Historically, the ABA and LSAC have collected data for individuals who self-identify as Middle Eastern or North African as part of the “white” category, consistent with existing federal data-collection and reporting guidelines. Going forward, LSAC will report out individuals who identify as Middle Eastern and North African/Arab separately from individuals who identify as white. The Middle Eastern and North African/Arab community and many diversity experts have long advocated for this change for visibility and a more accurate representation of their lived experiences.
Because Middle Eastern and North African/Arab has been a subcategory, we have historical data that can provide at least a partial picture of trend data over time. Middle Eastern and North African/Arab students represented 2.0% of the 2018 entering class, rising to 2.2% in 2020, and 2.4% in 2022. Separating Middle Eastern and North African/Arab students from the Caucasian/white category, the proportion of students of color was 36.2% in 2020, 36.9% in 2021, and 39.0% in 2022 (refer to Figure 2). Including Middle Eastern and North African/Arab students, matriculant racial and ethnic diversity increased 2.1% in 2022 compared to 2021.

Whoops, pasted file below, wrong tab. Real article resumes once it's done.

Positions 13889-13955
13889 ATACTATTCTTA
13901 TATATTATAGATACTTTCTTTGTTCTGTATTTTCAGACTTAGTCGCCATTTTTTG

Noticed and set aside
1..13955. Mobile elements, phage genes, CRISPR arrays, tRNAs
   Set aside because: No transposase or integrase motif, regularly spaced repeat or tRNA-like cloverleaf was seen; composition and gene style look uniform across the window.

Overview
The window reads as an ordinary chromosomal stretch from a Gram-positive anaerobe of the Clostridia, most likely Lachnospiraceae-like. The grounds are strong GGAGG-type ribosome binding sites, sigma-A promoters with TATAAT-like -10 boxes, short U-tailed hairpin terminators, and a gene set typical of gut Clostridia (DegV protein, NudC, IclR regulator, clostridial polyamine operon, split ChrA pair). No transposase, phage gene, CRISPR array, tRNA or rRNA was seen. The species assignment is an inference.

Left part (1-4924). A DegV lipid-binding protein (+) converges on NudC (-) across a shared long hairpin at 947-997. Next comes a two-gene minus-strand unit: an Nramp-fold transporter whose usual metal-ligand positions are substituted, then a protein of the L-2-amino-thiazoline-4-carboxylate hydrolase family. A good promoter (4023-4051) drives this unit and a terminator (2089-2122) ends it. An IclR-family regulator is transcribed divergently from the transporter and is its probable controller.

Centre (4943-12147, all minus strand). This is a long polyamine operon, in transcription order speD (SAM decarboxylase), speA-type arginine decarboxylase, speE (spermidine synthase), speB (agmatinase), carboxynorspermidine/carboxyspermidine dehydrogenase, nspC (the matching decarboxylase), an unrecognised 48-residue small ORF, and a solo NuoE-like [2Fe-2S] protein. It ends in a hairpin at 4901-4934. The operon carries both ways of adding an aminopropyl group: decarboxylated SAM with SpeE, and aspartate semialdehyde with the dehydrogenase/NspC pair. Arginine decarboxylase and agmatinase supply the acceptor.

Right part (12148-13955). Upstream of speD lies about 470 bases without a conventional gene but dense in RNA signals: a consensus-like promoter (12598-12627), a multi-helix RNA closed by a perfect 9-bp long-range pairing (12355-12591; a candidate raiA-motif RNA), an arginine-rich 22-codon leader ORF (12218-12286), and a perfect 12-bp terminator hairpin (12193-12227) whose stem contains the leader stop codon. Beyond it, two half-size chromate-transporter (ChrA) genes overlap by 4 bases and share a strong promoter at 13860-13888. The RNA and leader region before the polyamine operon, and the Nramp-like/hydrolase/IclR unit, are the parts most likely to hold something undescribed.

Figure 2: Matriculant Racial and Ethnic Diversity From 2018 to 2022 Including Middle Eastern and North African/Arab Students
We will provide additional detail on other improvements in how we assess and report on a wide range of diversity metrics in a future blog post.
We’ve now had three consecutive years of increases in the racial/ethnic diversity of the incoming law school class, and two consecutive years with the most diverse entering class in history. But we still have a long way to go to create a legal profession that reflects the diversity of society and provides full access to justice for everyone.